Thanks to the popularity of shows such as Heir Hunters on BBC 1 daytime TV, most people will be familiar with probate researchers and the role they play in locating the missing heirs to an estate. But what does their day to day life involve?

Finders International’s Rachel Harrington is a busy member of the Finders’ public domain team. Here, she lets us know about what her day to day life in the office involves…

Rachel Harington
Pic: Rachel Harington

“I’m based in the London office, and the first thing I do in the morning is log on and check my emails for anything important that might have come in overnight. If there are any urgent call-backs or emails, I’ll respond.

The spreadsheet

“Another morning priority is what I refer to as the ‘holy grail’ spreadsheet.

“Once my inbox is under control, I review my cases from the day before, making sure that I follow up on any updates and I’ll create a plan of action for that morning. There is something very satisfying about writing a to-do list for the day and ticking off the actions one by one.

“I’ll then spend the morning finishing off any active research from the day before (or other active research on my work file) whilst keeping a close eye out for the BV list!

The BV list is the Bona Vacantia list. It’s produced by the Ministry of Justice, and it lists all the estates of people who have died while resident in England and Wales, and who did not leave a will and do not appear to have next of kin.

Urgent cases

“When the list comes out it’s all hands on deck! These are our most urgent cases so it’s vital that everyone plays their part. I’ll assist with valuing the cases on the list and identifying any cases that stand out from the crowd. When I open a case, myself and my colleagues will all jump in and work together to find the heirs to the estate as soon as possible. Working as a team is key to working the list successfully.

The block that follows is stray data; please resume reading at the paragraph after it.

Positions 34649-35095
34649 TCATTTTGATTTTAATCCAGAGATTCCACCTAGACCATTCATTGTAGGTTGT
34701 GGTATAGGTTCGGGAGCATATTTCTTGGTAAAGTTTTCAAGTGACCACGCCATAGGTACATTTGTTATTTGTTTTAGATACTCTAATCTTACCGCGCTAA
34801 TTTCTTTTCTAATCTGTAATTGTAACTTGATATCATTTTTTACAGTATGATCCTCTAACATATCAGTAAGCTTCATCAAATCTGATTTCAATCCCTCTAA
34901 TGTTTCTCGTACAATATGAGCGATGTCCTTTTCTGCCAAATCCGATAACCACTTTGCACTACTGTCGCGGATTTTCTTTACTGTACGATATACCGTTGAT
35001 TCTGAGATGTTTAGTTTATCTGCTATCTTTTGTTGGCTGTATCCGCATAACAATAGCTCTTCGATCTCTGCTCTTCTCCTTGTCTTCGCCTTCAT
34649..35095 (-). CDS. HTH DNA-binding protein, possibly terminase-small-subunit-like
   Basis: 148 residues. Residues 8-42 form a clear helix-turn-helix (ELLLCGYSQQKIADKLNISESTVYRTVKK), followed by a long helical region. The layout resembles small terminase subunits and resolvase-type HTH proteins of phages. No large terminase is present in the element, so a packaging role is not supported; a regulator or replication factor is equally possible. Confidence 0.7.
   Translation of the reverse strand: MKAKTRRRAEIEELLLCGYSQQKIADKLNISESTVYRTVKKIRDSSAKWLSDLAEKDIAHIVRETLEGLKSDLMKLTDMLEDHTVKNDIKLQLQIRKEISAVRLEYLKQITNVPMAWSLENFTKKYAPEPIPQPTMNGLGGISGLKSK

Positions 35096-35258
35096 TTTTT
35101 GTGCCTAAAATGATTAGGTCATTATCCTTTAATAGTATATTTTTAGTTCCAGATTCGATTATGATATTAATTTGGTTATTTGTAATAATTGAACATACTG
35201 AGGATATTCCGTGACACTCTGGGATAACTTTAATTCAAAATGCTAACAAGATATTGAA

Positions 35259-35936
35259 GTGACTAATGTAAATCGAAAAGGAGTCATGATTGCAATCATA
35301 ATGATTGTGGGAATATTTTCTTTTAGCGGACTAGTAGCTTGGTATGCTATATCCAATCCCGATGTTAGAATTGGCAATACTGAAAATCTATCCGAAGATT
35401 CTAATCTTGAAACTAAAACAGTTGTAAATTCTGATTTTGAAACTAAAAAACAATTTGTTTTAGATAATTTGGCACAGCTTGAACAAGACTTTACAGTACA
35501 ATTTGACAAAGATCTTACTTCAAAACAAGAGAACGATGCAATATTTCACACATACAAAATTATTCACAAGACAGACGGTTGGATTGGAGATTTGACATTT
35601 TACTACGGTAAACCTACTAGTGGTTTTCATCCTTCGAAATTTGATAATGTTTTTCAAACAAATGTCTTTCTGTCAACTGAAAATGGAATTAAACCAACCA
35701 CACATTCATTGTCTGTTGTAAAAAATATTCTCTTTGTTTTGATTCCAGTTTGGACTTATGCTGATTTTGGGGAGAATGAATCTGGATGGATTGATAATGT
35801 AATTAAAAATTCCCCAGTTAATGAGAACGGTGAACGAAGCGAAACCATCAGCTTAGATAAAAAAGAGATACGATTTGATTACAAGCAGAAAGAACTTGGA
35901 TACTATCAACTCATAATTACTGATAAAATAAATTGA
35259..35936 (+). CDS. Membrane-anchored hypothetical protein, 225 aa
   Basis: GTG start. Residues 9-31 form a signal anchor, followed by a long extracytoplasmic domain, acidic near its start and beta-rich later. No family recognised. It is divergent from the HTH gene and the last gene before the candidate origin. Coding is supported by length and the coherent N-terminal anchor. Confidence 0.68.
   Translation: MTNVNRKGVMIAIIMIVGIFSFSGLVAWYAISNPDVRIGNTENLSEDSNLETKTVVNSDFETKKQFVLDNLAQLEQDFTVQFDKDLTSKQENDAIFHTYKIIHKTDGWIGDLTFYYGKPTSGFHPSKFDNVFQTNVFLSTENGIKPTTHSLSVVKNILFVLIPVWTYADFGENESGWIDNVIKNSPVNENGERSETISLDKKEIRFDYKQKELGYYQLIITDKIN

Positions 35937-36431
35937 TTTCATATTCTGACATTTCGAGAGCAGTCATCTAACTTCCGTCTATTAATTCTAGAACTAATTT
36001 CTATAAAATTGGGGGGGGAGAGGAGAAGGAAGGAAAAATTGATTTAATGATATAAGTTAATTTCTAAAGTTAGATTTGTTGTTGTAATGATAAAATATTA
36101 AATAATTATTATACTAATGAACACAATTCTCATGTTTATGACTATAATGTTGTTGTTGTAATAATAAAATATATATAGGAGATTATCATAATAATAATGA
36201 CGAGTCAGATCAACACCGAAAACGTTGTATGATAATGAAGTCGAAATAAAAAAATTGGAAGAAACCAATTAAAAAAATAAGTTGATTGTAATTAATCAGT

“If the BV hasn’t published anything that day, I’ll go back to tricky important cases that have outstanding research and progress them forward.

BV cases

“Once my BV case has been worked and/or my active research has been handled, I’ll take my lunch. Our office is fairly central in London, so if you want to go out for something to eat, you’re spoilt for choice.

“After lunch is when I usually tackle my follow up calls as well as sorting through any tasks on my to do list that aren’t urgent.

“Towards the afternoon if it’s quiet I try and schedule in some time for outstanding research on pending cases or report drafting. This is the time when I also try and schedule in training with other members of the team.


“At around 3:30pm I usually do a last minute check to make sure all the birth, marriage and death certificates I need have been ordered and all urgent tasks for that day have been attended to.

“The rest of the day is spent progressing my work file as much as I can. I will also create a to do list for the next day.

“Finally, just before the end of the day, I will send out any post I need to forward to solicitors. We work with lots of law firms and solicitors, so they are used to receiving correspondence from us. Then, that’s me for the day and I head off home to put my feet up!”


Interested in a career as an heir hunter? We are always keen to hear from anyone interested in joining us at any level, so don’t wait for a vacancy to be advertised, send us your CV and a covering email today. Find out more on our Vacancies page.